An interview with Professor Anderson by African-American Voices of the Cedar Valley is available to view on the African-American Voices website.  

In recognition of Professor Anderson’s contributions to our students, our department and our profession, we are happy to offer the Ruth Bluford Anderson Social Work Scholarship for an undergraduate social work major. This scholarship is made possible by privately donated funds from UNI current and past social work faculty, local social work practitioners and local African-American community leaders.

Photos courtesy of University Archives, Rod Library, University of Northern Iowa

History of the Land

Historically, the land the University of Northern Iowa sits on was under the ancestral stewardship of native and indigenous tribes, including the Báxoǰe or Bah Kho-Je (Iowa), the oθaakiiwaki-hina-ki (Sauk) and the Meškwahki-aša-hina (Fox), the Očhéthi Šakówiŋ (Sioux), the Umónhon (Omaha), and the Hocąk (Ho-Chunk), as well as those tribal nations who are contemporary caretakers of land in Iowa, including the Meskwaki:  Sac and Fox Tribe of the Mississippi in Iowa.  

As an academic department whose programs hold a professional value of “social justice,” the Department of Social Work acknowledges the sovereignty of those tribal nations and the violent and painful histories of removal and dispossession as the original caretakers of this land. Social workers have a professional ethical obligation under the National Association of Social Workers Code of Ethics to “take action against oppression, racism, discrimination, and inequities, and acknowledge personal privilege,” (1.05 Cultural Competence), which includes recognizing the historical events and the on-going legacy of those events that has brought us to reside on this land and to engage in the academic pursuits of this institution. Recognition is only the first step in our ethical obligations as social workers to address the effect of such ongoing legacies; without action, we remain complicit in this and other historical legacies.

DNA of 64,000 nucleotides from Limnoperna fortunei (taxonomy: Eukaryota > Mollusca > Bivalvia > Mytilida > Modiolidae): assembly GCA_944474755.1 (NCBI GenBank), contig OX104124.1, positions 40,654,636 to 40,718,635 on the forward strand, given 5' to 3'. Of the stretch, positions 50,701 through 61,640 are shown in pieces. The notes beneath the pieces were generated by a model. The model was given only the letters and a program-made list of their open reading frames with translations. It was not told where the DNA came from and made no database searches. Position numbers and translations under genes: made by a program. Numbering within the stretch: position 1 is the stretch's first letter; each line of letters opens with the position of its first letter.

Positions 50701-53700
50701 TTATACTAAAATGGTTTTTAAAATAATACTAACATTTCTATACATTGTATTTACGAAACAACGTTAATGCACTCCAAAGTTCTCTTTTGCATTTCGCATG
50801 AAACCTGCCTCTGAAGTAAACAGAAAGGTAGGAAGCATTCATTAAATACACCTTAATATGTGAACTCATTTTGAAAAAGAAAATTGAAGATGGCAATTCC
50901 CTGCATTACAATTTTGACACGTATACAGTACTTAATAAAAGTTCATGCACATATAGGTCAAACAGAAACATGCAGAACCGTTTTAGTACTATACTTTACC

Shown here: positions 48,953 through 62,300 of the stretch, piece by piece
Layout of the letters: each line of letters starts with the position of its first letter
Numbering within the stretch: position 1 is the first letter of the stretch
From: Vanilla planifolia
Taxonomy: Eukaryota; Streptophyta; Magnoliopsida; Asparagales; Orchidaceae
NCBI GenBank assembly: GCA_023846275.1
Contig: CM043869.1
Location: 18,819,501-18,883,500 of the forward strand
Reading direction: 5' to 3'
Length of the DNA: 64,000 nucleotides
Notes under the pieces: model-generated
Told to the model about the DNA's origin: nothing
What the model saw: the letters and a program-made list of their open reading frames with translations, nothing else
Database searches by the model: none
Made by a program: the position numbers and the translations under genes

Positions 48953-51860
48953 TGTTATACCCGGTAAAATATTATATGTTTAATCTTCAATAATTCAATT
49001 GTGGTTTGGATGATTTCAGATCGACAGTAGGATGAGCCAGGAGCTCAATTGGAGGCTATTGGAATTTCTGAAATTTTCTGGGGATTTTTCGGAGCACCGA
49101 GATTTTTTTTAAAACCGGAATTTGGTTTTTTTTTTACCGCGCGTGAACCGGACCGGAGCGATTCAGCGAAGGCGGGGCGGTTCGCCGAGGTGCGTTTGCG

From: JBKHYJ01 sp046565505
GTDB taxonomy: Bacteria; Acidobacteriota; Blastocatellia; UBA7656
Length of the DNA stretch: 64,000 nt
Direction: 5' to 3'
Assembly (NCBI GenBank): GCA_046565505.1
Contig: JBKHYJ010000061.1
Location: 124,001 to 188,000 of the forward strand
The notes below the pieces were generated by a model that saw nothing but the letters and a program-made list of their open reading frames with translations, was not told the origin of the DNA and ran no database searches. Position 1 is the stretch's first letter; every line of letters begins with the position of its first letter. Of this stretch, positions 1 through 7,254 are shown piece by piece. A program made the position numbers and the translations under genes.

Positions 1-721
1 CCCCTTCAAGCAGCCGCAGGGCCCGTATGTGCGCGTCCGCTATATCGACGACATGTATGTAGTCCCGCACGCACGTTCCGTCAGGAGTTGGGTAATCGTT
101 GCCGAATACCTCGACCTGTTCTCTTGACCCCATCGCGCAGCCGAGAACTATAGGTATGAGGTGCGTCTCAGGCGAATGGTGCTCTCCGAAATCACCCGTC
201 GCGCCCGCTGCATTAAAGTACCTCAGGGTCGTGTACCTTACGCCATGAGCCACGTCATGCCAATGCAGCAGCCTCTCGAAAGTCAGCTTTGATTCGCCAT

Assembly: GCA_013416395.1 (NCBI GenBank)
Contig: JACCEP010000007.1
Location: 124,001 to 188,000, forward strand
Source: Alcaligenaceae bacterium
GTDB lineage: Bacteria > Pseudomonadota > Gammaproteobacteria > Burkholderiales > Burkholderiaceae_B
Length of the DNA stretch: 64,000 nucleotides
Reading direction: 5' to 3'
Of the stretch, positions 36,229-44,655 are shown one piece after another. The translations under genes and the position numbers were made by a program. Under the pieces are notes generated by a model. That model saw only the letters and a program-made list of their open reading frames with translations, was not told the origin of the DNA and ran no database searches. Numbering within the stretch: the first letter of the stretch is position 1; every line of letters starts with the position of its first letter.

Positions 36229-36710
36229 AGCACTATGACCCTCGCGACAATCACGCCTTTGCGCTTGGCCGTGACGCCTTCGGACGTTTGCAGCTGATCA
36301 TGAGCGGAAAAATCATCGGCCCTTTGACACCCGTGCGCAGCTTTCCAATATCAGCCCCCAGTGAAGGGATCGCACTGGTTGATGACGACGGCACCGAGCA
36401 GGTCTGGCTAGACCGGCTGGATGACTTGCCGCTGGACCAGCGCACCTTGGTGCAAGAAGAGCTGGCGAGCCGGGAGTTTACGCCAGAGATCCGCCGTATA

History of UNI

What was to become the University of Northern Iowa developed on this site from a Civil War orphans’ home. In 1876, the State of Iowa General Assembly passed an act renaming the institution as the Iowa State Normal School for training teachers to serve in the State’s common schools. The institution evolved to the Iowa State Teachers College in 1909, which established a reputation as a leader in teacher education. In 1961, it became the State College of Iowa, and, in 1967, the name was changed to the University of Northern Iowa.  

Today, UNI offers 100+ undergraduate majors across four colleges (College of Business, College of Education, College of Humanities, Arts & Sciences, and College of Social & Behavioral Sciences) plus the Graduate College. The Department of Social Work is one of ten departments within the College of Social and Behavioral Sciences (CSBS) at UNI. In 2023, the Department of Social Work joined the newly formed School of Health & Human Sciences within CSBS. UNI’s Graduate College offers over 50 Master's and Doctoral programs across campus.